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And still I find her sitting here,
The spirits of enjoyments past,
The peasant dreads a gathering storm,
A rosy wife, a blooming boy, “Ah me!” he sighs, “when I am thus laid low, Must my poor partner fell a widowed mother's woe?”
He gently stretches out his arm,
Seeks the warm comforts of his cot;
The storm retires ;—and hark! the bird,
Pours all its sweetness through her heart,
The warbled music of the spheres:
Go to thine home, forsaken fair!
Loves the dear pledge he left behind:
THOUGHTS AND IMAGES.
“Come like shadows, so depart."- Macbeth.
THE Diamond, in its native bed,
Hid like a buried star may lie,
Seen only by its Maker's eye:
Where fixed at first in solid night,
Sparkle one moment into light.
The Plant, upspringing from the seed,
Expands into a perfect flower;
Wooed by the sun, the wind, the shower :
Trained by the secret hand, that brings
All beauty out of waste and rude, It blooms its season, dies, and flings
Its germs abroad in solitude.
Almighty skill, in ocean's caves,
Lends the light Nautilus a form To tilt along the Atlantic waves,
Fearless of rock, or shoal, or storm; But, should a breath of danger sound, With sails quick furled it dives profound, And far beneath the tempest's path,
In coral grots, defies the foe,
The Sabbath of the deep below.
Up from his dream, on twinkling wings,
The Sky-lark soars amid the dawn; Yet, while in Paradise he sings,
Looks down upon the quiet lawn, Where flutters, in his little nest, More love than music e’er expressed; Then, though the Nightingale may thrill
The soul with keener ecstacy, The merry bird of morn can fill
All Nature's bosom with its glee.
The Elephant, embowered in woods,
Coeval with their trees might seem,
Life in a renovating stream:
Where ranged and fed of old his sires; Nor knows advancement, lapse, or change,
Beyond their walks, till he expires.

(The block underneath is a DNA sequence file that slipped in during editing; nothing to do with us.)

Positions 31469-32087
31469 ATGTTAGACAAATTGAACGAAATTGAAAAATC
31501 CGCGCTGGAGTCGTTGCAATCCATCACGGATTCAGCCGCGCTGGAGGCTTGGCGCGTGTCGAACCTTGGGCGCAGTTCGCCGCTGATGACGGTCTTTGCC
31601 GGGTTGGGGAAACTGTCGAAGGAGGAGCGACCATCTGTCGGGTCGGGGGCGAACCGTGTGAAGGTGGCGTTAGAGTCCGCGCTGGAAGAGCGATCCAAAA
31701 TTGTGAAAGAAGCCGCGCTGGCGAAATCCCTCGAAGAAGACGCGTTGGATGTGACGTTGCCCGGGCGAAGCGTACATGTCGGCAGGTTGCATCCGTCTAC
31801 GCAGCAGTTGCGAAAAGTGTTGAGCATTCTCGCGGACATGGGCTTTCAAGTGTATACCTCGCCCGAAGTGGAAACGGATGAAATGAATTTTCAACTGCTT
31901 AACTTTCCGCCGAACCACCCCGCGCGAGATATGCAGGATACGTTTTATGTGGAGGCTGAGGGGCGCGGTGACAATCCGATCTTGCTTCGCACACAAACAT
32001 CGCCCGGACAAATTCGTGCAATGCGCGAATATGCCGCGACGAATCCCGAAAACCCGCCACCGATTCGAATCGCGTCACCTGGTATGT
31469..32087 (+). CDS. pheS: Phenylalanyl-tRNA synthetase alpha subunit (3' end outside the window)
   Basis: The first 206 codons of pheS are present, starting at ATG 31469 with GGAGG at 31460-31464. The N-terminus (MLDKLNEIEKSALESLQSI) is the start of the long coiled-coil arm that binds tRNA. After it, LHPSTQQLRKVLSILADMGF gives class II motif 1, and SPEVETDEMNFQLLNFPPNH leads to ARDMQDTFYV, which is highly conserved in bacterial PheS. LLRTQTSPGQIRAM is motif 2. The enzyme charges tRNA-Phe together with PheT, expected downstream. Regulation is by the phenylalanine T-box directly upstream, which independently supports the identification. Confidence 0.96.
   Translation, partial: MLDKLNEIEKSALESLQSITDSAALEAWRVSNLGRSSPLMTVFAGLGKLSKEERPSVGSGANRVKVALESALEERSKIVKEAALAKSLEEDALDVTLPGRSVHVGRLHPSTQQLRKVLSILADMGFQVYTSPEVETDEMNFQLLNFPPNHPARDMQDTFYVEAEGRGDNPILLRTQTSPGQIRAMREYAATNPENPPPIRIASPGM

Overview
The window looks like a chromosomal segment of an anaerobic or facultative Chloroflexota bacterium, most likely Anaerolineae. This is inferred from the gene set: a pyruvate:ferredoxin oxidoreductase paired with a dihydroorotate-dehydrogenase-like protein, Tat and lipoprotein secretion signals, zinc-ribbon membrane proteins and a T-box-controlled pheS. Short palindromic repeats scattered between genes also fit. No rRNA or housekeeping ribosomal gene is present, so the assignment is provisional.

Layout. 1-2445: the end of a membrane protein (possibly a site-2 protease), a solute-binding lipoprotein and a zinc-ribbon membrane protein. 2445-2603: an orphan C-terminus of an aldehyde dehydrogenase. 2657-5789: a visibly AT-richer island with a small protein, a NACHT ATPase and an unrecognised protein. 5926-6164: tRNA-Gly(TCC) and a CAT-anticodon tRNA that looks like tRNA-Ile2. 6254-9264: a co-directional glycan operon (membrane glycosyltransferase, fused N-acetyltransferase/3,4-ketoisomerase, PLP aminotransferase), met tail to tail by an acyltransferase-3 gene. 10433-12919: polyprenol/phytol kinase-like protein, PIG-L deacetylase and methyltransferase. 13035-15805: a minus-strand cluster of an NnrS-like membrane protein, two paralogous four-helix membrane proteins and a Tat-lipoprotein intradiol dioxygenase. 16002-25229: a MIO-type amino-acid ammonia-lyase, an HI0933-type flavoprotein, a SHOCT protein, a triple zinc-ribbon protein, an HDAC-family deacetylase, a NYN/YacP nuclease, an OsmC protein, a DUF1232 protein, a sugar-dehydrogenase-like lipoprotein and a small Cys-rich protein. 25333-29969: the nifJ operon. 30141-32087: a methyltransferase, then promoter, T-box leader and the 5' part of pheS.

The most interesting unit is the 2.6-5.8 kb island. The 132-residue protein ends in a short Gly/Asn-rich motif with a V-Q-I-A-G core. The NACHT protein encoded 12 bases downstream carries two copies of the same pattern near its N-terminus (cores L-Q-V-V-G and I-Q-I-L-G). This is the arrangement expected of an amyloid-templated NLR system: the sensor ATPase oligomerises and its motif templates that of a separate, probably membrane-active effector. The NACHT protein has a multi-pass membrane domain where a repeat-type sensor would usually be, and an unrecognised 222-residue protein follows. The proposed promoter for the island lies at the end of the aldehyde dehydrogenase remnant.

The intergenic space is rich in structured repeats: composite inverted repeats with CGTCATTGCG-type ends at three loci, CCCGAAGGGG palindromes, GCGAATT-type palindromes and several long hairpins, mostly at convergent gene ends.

Gem, flower, and fish, the bird, the brute,
Of every kind occult or known, (Each exquisitely formed to suit
Its humble lot, and that alone,) Through ocean, earth, and air fulfil, Unconsciously, their Maker's will,
Who gave, without their toil or thought,
Strength, beauty, instinct, courage, speed; While through the whole His pleasure wrought
Whate'er His wisdom had decreed.
But Man, the masterpiece of GOD,
Man, in his Maker's image framed, -
Lord of this low creation named,–
Weapon, nor wing, nor sleight hath he;
And is a king from infancy.
For, him no destiny hath bound
To do what others did before,
And be a man, and be no more:
His father's joys and sorrows share,
And leave his likeness in his heir !
No: infinite the shades between
The motley millions of our race;
Alike in purpose or in face:
That pants for more than earth can give:
Dies when he but begins to live.
Oh! if there be no world on high
To yield his powers unfettered scope; If man be only born to die,
Whence this inheritance of hope ? Wherefore to him alone were lent Riches that never can be spent?
Enough, not more, to all the rest,
For life and happiness was given; To Man, mysteriously unblest,
Too much for any state but heaven, It is not thus;- it cannot be
That one so gloriously endowed
Should shine and vanish like a cloud :
Which brute sensation never taught,
But grow immortal with the thought.
THE VALENTINE WREATH (1811).
ROSY-RED the hills appear
With the light of morning, Beauteous clouds in ether clear,
All the east adorning; White through mist the meadows shine, Wake, my love, my Valentine ! For thy locks of raven hue,
Flowers with hoar-frost pearly, Crocus-cups of gold and blue,
Snowdrops drooping early,
Pluck the daisy, peeping ;
Hunt the sorrel, creeping;
Scattered o’er the fallows; Hazel-buds, with crimson gems, Green and glossy sallows;